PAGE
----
Apparently, the booming mom voice couldn’t get him to do the right thing, but it did scare him enough to get me a supervisor.  She tried to break out the same song and dance, when I interrupted her and explained that we could do this the nice way or the not-so-nice way.  They could be a decent company and stop the service I had requested, send me a label, and get their used unit back.  Or they could be asses about it and I’d call the credit card company and stop the autopay, and they’d play hell getting anything back except a lot of bad publicity.

Mom voice worked on her.  She immediately agreed to terminate service, send me a label, and have UPS pick up the unit.  Of course, no one knows if she actually scheduled it with UPS because they never showed up to get the unit today.  UPS mistake or service provider mistake?  I’m betting on unscrupulous service provider.

But come hell or high water, they are getting that unit back.  Of course, it may be buried in a tub of Vaseline with a note telling them to put it where the sun doesn’t shine.  But they will get it.

So…buyer beware!  Check out the various providers if you are looking for this type of service.  The big one advertised on TV isn’t necessarily the one with your best interest at heart.  Saving vulnerable old people apparently comes with a price—unnecessary processes designed to delay action and force you into additional billing periods…anything for a dollar.  Which is a very sad commentary on a company whose entire business is built on the belief they will help to keep our loved ones safe.  To be fair, there have been a number of times when they did dispatch the fire department and she got help.  Fortunately, she was not badly hurt and in immediate need, so she could afford to wait the extra minutes it took for them to determine they couldn’t speak to her over the unit or via telephone.  Choose your provider wisely!

I hope you haven’t minded this public rant, but I know you love your momma as much as I love mine.  Things aren’t always as they appear, so ask the hard questions, check out the reviews, and ask the hard questions again of someone else.  Be sure you get the straight story because a mother is a very precious gift.  Those who protect her should care almost as much as you do.

That’s my story, deceptive and deceitful, and I’m stickin’ to it.  Hang on tight now, ‘cuz we’re gonna go real, real fast!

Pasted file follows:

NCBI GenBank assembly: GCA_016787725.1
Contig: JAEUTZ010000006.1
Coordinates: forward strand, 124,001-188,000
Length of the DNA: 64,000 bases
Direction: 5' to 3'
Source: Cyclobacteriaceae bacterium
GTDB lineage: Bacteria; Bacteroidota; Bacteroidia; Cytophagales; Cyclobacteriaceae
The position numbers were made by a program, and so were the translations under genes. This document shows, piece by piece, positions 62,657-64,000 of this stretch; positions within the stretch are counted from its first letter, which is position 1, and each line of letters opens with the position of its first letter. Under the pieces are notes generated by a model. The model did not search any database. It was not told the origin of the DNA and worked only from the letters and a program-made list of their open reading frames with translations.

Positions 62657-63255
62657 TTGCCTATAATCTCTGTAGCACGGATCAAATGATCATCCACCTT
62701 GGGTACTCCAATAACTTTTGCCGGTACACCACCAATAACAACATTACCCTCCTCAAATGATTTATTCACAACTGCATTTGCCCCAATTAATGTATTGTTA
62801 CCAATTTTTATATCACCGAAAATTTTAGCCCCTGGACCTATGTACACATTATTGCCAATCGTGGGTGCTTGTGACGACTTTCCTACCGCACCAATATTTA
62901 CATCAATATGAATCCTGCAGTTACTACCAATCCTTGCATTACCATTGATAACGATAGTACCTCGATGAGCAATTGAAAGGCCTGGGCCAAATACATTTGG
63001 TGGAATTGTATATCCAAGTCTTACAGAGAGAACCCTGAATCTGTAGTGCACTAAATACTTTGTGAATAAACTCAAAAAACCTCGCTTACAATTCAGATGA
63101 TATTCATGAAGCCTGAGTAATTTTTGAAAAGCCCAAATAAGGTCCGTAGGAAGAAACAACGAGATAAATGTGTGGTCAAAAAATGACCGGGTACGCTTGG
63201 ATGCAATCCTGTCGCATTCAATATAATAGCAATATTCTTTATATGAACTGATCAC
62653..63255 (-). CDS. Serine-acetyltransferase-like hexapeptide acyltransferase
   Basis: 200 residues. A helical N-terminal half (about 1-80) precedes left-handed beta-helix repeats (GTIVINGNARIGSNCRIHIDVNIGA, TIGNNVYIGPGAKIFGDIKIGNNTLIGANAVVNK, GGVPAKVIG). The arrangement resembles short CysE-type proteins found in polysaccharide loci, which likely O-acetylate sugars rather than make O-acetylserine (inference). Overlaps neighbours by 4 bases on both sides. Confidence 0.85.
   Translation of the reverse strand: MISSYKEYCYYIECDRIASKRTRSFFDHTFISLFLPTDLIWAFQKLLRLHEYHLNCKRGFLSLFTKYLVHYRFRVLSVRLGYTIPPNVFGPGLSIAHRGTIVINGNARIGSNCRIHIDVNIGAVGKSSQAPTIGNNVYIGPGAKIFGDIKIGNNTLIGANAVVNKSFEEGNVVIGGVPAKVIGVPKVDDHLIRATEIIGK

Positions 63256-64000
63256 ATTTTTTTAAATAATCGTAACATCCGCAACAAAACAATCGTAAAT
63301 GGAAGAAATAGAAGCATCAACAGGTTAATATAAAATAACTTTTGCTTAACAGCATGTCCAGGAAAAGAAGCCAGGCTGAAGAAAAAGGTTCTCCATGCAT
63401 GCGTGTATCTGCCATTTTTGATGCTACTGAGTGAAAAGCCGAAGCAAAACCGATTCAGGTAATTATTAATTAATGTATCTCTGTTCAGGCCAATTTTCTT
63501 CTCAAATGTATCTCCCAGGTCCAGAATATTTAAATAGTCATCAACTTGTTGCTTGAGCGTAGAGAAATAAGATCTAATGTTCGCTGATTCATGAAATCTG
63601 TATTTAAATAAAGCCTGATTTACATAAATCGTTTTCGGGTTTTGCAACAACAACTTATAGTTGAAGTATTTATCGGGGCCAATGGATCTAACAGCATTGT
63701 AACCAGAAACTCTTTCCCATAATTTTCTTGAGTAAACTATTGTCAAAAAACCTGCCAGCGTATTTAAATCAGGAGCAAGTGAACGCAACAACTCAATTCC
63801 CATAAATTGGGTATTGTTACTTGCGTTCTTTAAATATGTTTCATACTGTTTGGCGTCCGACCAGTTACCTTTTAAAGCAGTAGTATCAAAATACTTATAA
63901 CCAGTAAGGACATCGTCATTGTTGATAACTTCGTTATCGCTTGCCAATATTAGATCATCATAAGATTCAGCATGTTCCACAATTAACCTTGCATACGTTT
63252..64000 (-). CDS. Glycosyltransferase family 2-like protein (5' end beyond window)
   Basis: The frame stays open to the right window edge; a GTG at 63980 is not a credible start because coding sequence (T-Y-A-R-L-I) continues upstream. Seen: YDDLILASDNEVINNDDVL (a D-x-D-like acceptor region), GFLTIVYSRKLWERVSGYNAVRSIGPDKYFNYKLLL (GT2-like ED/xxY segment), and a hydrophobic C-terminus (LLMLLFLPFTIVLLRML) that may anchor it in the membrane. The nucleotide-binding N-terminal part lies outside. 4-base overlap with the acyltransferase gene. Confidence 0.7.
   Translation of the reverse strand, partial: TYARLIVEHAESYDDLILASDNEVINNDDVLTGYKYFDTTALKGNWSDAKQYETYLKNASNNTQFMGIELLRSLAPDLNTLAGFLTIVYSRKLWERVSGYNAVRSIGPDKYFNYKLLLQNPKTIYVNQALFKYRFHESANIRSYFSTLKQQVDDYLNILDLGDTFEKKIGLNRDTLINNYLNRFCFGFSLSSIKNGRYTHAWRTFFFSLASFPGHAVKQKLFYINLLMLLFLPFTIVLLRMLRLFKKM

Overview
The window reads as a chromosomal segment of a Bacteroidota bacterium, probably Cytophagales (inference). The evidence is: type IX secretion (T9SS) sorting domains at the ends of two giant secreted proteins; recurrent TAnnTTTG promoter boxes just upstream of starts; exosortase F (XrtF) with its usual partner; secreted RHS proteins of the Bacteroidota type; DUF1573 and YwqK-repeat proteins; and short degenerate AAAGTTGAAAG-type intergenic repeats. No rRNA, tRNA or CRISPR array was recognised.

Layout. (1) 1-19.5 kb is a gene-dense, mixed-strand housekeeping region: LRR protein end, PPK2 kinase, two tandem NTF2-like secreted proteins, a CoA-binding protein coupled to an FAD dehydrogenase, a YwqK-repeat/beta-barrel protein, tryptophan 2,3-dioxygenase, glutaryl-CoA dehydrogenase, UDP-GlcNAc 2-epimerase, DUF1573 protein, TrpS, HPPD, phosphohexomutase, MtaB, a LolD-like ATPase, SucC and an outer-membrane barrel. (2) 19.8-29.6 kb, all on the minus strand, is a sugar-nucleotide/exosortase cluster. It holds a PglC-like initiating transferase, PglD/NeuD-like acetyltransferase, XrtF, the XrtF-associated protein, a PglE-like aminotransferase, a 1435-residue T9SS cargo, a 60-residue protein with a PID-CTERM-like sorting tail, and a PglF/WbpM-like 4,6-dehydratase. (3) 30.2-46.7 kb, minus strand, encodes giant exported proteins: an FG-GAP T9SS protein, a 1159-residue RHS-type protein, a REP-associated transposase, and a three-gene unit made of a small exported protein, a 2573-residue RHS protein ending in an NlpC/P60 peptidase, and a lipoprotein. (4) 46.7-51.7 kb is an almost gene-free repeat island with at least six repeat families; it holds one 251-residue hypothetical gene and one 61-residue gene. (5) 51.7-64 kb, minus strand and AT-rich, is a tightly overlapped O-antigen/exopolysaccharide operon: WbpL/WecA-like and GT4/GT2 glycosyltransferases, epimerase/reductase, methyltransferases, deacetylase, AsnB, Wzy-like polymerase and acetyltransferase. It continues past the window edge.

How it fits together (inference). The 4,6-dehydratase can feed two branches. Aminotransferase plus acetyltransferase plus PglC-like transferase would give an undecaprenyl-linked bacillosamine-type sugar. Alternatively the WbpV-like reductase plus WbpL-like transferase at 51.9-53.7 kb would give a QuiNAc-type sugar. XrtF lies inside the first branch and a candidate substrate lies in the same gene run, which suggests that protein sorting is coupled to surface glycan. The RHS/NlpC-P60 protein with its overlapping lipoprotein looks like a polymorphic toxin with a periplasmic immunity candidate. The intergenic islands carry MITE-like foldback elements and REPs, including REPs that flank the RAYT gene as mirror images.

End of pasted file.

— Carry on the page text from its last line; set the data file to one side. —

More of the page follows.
Love ya,



  1. Un fricking believable!!!! Well, not really in this day and age!! GRRRRRRR! What a PIA. So sorry you had to deal with that garbage! Yeah, usually the big guys got to BE the big guys because they screw so many people along the way, sad to say. At least you're out of them (for now - until the kerfuffle about returning the unit hits) and onto the next hurdle. I'll keep an eye out for THAT blog!

  2. Well, I will be out of it when I finally get someone to take this unit back to them. LOL Unfortunately, I was too trusting and didn't get a return address from them. I trusted they would actually send the carrier with the label they promised. Sigh! I may have to bite the bullet and pay for the return of the unit myself...but then there is the fifteen minutes on hold to get the address.

  3. Have some vodka close at hand!!!!

  4. Most reputable places will send you an email with a UPS label attached. That is the way it has worked with everything I have returned through UPS.

    1. Yeah, that's the way it's always worked for me too. I'm thinking the operative word here is "reputable" because the box still has not been picked up. Argh! Another phone call. :)

  5. Incredible. I would definitely recommend complaints to the Better Business Bureau and your state Attorney General. Admittedly, Wyoming is a much smaller state, but when I had a problem (not anywhere nearly as serious as yours) with a company, I contacted the Attorney General and got immediate action.

    1. So frustrating that consumers have to go to these lengths! If it doesn't eventually go my way and I find some daylight somewhere, I might take the time to do just that. :)